Johan Carlsson: To our knowledge there is no competing printed re-writable memory technology that is sufficiently mature to be of any near term threat. On the other hand, there are a number of companies and research groups that publish results on novel memory technologies that seem promising - one never knows what might appear and therefore we keep a close eye on the development and are open to cooperation.
PH: We are very excited that you are presenting at the forthcoming IDTechEx Printed Electronics Europe conference in Dresden and this announcement will be one of the most important firsts. What will you cover in your presentation?
Johan Carlsson: We will cover our latest results on volume production of printed memories. We will in particular share some important details as well as show video clips from the production.
PH: have you anything else to report at this stage?
Johan Carlsson: As I mentioned earlier, are we working with a number of partners in different areas. These projects are also progressing very well, why I foresee further announcements once we reach good technical results or commercial success. Just stay tuned - there's more to come!
PH: We understand and are very impressed that you now can print memories in a production facility. How do you foresee that this will impact printed electronics in general and specifically your own activities in this field?
Kwang-Choon Chung: We are very excited and particularly with the achievement of being able to produce the memories which rely on the integrity of a thin polymer film where the slightest defect will lead to a short. This is a real confidence booster both for printed electronics in general and in particular for us. This proves that our investment of a dedicated printed electronics factory was the right thing to do and this also opens up the opportunity for integration with other technologies such as transistors. Our prototype line is equipped with screen, gravure, flexo printing stations, a microgravure coating station as well as an inline 12 m oven with 5 independent zones for thermal treatment - we are thus well equipped to do any kind of development. Thinfilm's unique memory technology will also add yet another market segment for our ink products and in addition another application to our successful Print Services business, which both will contribute to the continued growth of our company.
PH: We understand that you also develop and produce silver inks for the printed electronics industry. Can you tell us a little bit more about the characteristics and their role in this project?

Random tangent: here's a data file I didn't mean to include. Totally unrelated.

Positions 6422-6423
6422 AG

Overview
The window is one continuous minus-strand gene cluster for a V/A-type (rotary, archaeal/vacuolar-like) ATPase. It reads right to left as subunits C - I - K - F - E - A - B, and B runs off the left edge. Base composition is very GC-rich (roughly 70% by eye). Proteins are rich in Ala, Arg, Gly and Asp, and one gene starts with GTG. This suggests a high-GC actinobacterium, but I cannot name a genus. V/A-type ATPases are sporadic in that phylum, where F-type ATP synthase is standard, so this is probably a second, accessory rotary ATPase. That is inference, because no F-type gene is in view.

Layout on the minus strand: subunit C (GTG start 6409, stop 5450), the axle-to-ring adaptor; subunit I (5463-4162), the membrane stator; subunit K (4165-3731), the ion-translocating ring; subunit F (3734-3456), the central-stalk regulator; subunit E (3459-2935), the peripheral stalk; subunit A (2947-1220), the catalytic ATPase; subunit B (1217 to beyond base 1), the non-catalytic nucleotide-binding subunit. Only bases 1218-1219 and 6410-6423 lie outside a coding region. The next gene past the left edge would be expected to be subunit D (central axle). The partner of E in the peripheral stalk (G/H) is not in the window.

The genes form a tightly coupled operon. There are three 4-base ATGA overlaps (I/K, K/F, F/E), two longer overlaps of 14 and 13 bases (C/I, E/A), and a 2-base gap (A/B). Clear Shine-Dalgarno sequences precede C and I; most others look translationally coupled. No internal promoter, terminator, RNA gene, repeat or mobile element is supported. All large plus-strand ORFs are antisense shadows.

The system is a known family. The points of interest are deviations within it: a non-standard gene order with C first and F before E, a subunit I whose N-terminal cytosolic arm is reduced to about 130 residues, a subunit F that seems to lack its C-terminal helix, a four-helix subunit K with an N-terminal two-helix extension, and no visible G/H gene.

Kwang-Choon Chung: Our ink is based on a proprietary silver complex compound and is thus non-particle based. This has been crucial, in particular, for roughness control and integrity of the printed memory film. Another important aspect of our silver complex compound is that most suitable solvents for the production of inks are entirely compatible with the printed memory film thereby avoiding shorts and the use of protection layers.
PH: What is your production capacity? Any plans of expansion?
Kwang-Choon Chung: Our printing lines are optimized for mass production. We have currently three Roll to Roll lines equipped with screen, gravure and flexo printing stations as well as microgravure coating stations. Our annual capacity is around 10 million sqm at each line. We will consider both further facility expansion and dedicated lines for printed electronic applications.
PH: What other printed electronics components are you working on/producing?
Kwang-Choon Chung: We have recently got a printed flexible printed circuit board (FPCB) product approved for mass production by a local partner. We have also focused on printing antennas which gives the highest volume and lowest cost by using flexible substrates and electronic materials. The antennas can be applied in the packaging, textiles and smart card industries. InkTec has also developed various functional films such as reflective film, EMI shielding and transparent conductive films etc. by using our own electronic materials and printing facilities. These films are used by the display, signage and architectural industries as a decoration or functional parts.
Thin Film Electronics, an Oslo, Norway-based Company with R&D facilities in Linkoping, Sweden, is the pioneer in the use of functional polymer materials for non-volatile memory applications. Dense functional memories have been demonstrated using both traditional processing for silicon-based chips and more recently printing. Thinfilm delivers printed memory today and, with partners like InkTec, will deliver integrated printed electronics tomorrow. Thin Film Electronics ASA is listed on the Oslo Axess list at the Oslo stock exchange, Norway.
For more information on Thinfilm, visit www.thinfilm.se .
InkTec Co., Ltd. is a leading edge Korean company that specializes in the development and manufacturing of commercial and electronic inks. It has successfully designed and manufactured wide format UV-curable flatbed inkjet printers and numerous lines of ink products for large format printing applications, digital textile printing, as well as refill kits for consumer inkjet and laser printers. Most recently, electronic inks have been introduced through InkTec's successful research and development efforts. Extensive process innovation methods of ink production are yielding lower costs of manufacturing as well as higher standards of quality. In the printed electronic industry, InkTec is determined to reach greater heights by merging printed applications and electronic ink, a combination that could see the creation of 21st century products. InkTec Co., Ltd. is listed on the Korea stock exchange market and for more information on InkTec, visit http://www.inktec.com/english/.
About Printed Electronics Europe:
Printed Electronics Europe is the largest conference and exhibition on the subject in the world. It takes place on April 7-8 in Dresden Germany and has optional Masterclasses and visits to local centres of excellence in the subject both before and after the conference. See www.idtechex.com/PEEurope.
Top image: Roll to Roll printed memories.